I took my trusty tape recorder down to the golf club each afternoon of the tournament and recorded ten segments. I cannot remember who all the pros were, although I seem to recall Stuart Ginn being one, very early in his career. The segments were very popular and we played one each Wednesday night on repeat. I believe they were also broadcast on the ABC in Port Moresby.

In the footy season I would often be seen at the Aussie Rules games, in my folding chair with my portable typewriter on my knees, getting my copy done of the match for publication in the Post-Courier the next week, and as an aide-mémoire for Monday’s broadcast. The pinnacle of my broadcasting career occurred when in 1970 we decided that it would be a good idea to broadcast the Aussie Rules Grand Final match, I think between West New Britain and the Matupit Eagles on Queen Elizabeth Oval, with the commentary both in English and Pidgin.

We set up on the halfway line on the back of a ute, with two mikes for the broadcast and a field telephone connection back to the station for any communication between them and us. What could possibly go wrong!

All went swimmingly with my co-presenter doing the Pidgin commentary and me doing the English portion. At the breaks we telephoned the station, who would fill in the time until we called to say the game had recommenced. With just a few minutes to go and the game very evenly poised, down near the WNB goal all hell broke loose with, what we later discovered, was a very dubious call by the goal umpire. With both teams and most of the spectators now involved, we tried to call the station to switch back, but the line was dead, and so we dispatched one of the tech assistants to run back to the studio to get the broadcast cut.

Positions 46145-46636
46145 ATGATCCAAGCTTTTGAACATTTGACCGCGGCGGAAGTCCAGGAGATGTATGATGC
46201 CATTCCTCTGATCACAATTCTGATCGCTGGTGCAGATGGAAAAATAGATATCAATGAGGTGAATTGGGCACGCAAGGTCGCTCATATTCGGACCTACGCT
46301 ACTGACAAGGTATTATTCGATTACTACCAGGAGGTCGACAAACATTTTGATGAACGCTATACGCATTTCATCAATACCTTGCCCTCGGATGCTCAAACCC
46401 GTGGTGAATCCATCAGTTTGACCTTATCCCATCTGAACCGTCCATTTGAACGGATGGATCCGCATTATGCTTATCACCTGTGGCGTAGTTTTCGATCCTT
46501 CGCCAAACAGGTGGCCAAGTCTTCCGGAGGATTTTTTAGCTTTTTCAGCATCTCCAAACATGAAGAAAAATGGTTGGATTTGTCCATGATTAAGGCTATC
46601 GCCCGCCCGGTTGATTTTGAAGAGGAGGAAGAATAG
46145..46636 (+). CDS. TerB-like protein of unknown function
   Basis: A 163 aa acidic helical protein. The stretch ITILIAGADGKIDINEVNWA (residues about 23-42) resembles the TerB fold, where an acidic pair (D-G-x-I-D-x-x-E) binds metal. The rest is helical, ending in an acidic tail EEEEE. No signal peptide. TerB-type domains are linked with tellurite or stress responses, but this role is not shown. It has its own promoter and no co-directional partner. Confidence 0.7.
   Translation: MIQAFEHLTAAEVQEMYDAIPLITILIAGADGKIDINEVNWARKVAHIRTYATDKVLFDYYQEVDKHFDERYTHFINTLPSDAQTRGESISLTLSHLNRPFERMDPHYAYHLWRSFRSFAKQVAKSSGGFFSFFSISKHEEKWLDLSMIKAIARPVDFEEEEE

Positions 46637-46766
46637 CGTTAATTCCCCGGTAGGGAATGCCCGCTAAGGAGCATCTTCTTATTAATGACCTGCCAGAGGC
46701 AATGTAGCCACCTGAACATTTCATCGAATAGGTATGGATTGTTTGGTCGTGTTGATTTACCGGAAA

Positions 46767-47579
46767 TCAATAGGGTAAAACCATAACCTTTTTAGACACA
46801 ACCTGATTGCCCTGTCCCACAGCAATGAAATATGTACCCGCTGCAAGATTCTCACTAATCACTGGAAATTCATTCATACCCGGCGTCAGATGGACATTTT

The game was abandoned but we continued to broadcast. I have to admit describing a riot presented a lot more opportunities than a bout of boxing. We continued until we got word that the broadcast had been cut, by which time things had started to settle down. Quite a day – quite an experience.

On the Monday evening when I turned up for my show, I found a telegram addressed to me on the desk. It read something like: ‘Congratulations. Loved the broadcast, particularly the last 5 minutes.’ I cannot recall the sender’s name but I will always remember that it was sent from Port Hedland, Western Australia, where the sender had been listening to our shortwave transmission.

My crowning glory. An international broadcaster! Shortly after this I met a girl who was to become my wife, and my focus shifted. Shortly after my 24th birthday, I retired from broadcasting and other journalistic pursuits. It was a fun time indeed.

Editor’s Note: If Michael’s story has prompted some of your long-held memories, please jot them down and send them to


Worked for Burns Philp in Popondetta and Port Moresby from 1980 through 1987

Leave a Reply